Rape is being ‘decriminalised’, warned women’s groups yesterday following a new report from the Crown Prosecutions Service (CPS) which reveals decisions to prosecute rape are at a record low. This is despite the fact that the number of rape allegations is the highest it’s ever been at 58,000.
There were 1,925 convictions in 2018/19, compared with 2,635 convictions in 2017/2018, according to data revealed by the CPS in its Violence Against Women and Girls Report 2018-2019. The report includes data on men and boys.
Home Office figures reported earlier this year in the Guardian found that only one in 65 rape allegations (1.5%) reported to police results in suspects being summonsed or charged, amounting to a total of 886 in 2018/19. Four years ago, one in seven (14%) led to a suspect being charged or summonsed – a total of 4,908 in 2015/16.
Speaking on the Today show on BBC Radio 4, Harriet Wistrich, director of the Centre for Women’s Justice, said that the drop in convictions has occurred as a result of the CPS deciding whether or not to prosecute based on ‘second-guessing’ how juries might react to the victim or the alleged perpetrator. Wistrich argued that the focus on what a jury might subsequently decide, rather than an objective consideration of evidence, free from ‘the myths and stereotypes which plague rape and sexual offences cases’.
Max Hill, the director of public prosecutions, responded to Wistrich by denying any change in the approach from prosecutors at the CPS. ‘We operate on the basis that juries are objective, impartial and reasonable,’ he said. Hill commented that falling police referrals at least partly explained the drop in prosecutions. ‘I suspect that investigations by the police are taking longer. They have more to consider, more digital material to consider,’ he said.
A graph of the Home Office’s statistics published in the Guardian in July 2019 showed an increase in the percentage of rape cases that the CPS has not taken a decision on in 2018/19 compared with previous years. The figures indicate that the CPS is taking longer to make charging decisions. According to the CPS data published today, the average period of time it takes the police and the CPS to charge increased from 77.98 days in 2017/18 to 107.68 days in 2018/19.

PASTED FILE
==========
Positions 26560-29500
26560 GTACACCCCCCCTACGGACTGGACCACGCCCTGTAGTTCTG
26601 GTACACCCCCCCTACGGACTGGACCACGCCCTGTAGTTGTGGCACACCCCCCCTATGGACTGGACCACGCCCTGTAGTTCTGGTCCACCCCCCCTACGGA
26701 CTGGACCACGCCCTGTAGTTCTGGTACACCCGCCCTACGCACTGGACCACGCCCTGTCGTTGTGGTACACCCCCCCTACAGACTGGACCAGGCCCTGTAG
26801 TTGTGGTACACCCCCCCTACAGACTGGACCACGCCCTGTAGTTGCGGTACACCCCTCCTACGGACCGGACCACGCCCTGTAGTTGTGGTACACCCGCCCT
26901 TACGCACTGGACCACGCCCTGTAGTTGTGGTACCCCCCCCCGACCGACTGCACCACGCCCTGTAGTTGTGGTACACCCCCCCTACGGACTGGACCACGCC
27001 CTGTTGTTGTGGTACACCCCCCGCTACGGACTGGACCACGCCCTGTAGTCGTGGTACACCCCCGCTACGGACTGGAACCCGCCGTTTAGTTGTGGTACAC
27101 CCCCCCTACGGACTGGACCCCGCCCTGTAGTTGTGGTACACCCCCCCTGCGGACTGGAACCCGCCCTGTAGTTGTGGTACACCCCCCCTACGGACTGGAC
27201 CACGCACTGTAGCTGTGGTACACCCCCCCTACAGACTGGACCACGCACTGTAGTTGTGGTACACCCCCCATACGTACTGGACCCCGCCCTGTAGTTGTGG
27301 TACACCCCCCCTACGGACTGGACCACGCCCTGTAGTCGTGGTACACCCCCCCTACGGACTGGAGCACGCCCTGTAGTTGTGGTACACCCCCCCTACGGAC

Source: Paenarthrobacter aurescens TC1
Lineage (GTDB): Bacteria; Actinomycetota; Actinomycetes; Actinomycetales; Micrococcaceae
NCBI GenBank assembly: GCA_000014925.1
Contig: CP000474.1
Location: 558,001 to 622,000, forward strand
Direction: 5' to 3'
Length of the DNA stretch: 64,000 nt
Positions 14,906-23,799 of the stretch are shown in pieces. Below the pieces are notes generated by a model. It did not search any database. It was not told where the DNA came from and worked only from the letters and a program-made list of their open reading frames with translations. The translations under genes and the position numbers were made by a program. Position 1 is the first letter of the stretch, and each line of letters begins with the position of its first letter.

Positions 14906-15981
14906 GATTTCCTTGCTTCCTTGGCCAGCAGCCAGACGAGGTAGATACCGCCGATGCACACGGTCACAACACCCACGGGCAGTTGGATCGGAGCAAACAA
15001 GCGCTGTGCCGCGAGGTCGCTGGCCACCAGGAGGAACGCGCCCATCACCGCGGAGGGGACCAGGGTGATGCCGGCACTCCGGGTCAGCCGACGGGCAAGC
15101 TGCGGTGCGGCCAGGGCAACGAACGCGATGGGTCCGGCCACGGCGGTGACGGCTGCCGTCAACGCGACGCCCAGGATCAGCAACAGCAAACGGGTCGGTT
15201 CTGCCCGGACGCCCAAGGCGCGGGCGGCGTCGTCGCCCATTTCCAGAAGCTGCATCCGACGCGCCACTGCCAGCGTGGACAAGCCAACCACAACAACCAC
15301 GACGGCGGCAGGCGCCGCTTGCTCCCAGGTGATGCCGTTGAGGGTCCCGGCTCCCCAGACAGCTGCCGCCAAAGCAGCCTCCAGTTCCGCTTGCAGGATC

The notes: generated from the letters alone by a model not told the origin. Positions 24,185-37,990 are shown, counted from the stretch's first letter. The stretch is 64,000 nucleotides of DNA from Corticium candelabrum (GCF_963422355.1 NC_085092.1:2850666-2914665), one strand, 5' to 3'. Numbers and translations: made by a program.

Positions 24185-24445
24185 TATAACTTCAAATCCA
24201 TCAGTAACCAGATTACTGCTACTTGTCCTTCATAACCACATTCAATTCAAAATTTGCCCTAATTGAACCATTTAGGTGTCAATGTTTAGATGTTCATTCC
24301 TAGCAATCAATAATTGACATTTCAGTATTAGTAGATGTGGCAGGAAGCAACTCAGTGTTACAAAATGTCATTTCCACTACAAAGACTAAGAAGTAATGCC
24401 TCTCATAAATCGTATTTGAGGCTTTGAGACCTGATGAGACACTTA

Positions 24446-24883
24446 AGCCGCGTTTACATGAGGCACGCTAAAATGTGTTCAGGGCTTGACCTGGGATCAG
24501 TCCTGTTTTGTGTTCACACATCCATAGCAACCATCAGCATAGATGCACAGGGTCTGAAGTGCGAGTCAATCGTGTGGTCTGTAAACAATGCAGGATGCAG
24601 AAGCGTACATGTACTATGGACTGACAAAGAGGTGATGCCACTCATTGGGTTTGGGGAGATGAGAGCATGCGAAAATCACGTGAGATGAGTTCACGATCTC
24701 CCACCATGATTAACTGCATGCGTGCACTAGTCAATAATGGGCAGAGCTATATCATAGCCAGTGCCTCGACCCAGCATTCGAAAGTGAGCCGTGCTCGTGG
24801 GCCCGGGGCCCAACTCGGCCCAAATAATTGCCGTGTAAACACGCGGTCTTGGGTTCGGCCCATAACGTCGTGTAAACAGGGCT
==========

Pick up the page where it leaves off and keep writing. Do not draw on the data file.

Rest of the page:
‘There is more work being done by the CPS,’ said Hill. ‘The number of consultations, meetings per case has gone up quite substantially over the period.’
Wistrich, who is representing End Violence Against Women (EVAW) in legal action against the CPS, did not accept Hill’s explanations for the drop in the number of prosecutions. She believes that they do not adequately explain the ‘magnitude of statistical change that has happened over the last two years and is increasing’. ‘Since 2014 CPS decisions to prosecute have fallen at almost double the rate that police referrals to CPS have – 51% compared to 27%,’ EVAW has pointed out.
‘We, all of us playing our parts in the criminal justice system, need to come together now to discuss this and that is why we are absolutely committed to a cross-government review of serious sexual offences. I have personally asked the independent CPS inspectorate to come in and conduct that review, and we will all abide by the findings of that review,’ Hill said.
Andrea Simon, head of public affairs at the EVAW coalition, said: ‘We need to remember that behind these figures lie real lives, these numbers represent real women subjected to rape, a crime which does enormous harm, who are then further victimised by a system that does not take them seriously. These shocking and unjustifiable failings speak to a clear and concerted shift in how the CPS have decided to prosecute rape and this is why we have instructed our lawyers at CWJ to now issue judicial review proceedings.’
EVAW will be issuing judicial review proceedings in the High Court and serving it on the CPS early next week.